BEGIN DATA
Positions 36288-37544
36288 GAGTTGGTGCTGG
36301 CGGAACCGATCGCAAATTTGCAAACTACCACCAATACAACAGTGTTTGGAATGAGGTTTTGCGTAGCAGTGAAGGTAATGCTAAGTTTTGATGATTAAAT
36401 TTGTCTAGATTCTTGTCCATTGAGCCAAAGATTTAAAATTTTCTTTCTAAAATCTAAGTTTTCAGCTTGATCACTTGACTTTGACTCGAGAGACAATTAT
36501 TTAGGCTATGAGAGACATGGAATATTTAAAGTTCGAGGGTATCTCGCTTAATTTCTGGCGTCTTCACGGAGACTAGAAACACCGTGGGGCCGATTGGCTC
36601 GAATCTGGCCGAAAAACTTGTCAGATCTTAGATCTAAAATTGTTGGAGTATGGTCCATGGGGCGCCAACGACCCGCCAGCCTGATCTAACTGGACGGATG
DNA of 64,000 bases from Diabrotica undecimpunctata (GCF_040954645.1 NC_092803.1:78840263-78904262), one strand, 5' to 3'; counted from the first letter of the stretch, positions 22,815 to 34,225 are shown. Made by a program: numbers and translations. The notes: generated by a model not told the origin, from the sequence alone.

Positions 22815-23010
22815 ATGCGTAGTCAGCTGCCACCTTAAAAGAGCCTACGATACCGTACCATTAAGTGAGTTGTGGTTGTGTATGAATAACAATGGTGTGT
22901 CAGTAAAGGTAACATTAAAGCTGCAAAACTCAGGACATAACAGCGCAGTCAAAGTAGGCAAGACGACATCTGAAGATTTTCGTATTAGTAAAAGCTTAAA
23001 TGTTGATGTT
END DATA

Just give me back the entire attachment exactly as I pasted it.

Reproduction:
Positions 36288-37544
36288 GAGTTGGTGCTGG
36301 CGGAACCGATCGCAAATTTGCAAACTACCACCAATACAACAGTGTTTGGAATGAGGTTTTGCGTAGCAGTGAAGGTAATGCTAAGTTTTGATGATTAAAT
36401 TTGTCTAGATTCTTGTCCATTGAGCCAAAGATTTAAAATTTTCTTTCTAAAATCTAAGTTTTCAGCTTGATCACTTGACTTTGACTCGAGAGACAATTAT
36501 TTAGGCTATGAGAGACATGGAATATTTAAAGTTCGAGGGTATCTCGCTTAATTTCTGGCGTCTTCACGGAGACTAGAAACACCGTGGGGCCGATTGGCTC
36601 GAATCTGGCCGAAAAACTTGTCAGATCTTAGATCTAAAATTGTTGGAGTATGGTCCATGGGGCGCCAACGACCCGCCAGCCTGATCTAACTGGACGGATG
DNA of 64,000 bases from Diabrotica undecimpunctata (GCF_040954645.1 NC_092803.1:78840263-78904262), one strand, 5' to 3'; counted from the first letter of the stretch, positions 22,815 to 34,225 are shown. Made by a program: numbers and translations. The notes: generated by a model not told the origin, from the sequence alone.

Positions 22815-23010
22815 ATGCGTAGTCAGCTGCCACCTTAAAAGAGCCTACGATACCGTACCATTAAGTGAGTTGTGGTTGTGTATGAATAACAATGGTGTGT
22901 CAGTAAAGGTAACATTAAAGCTGCAAAACTCAGGACATAACAGCGCAGTCAAAGTAGGCAAGACGACATCTGAAGATTTTCGTATTAGTAAAAGCTTAAA
23001 TGTTGATGTT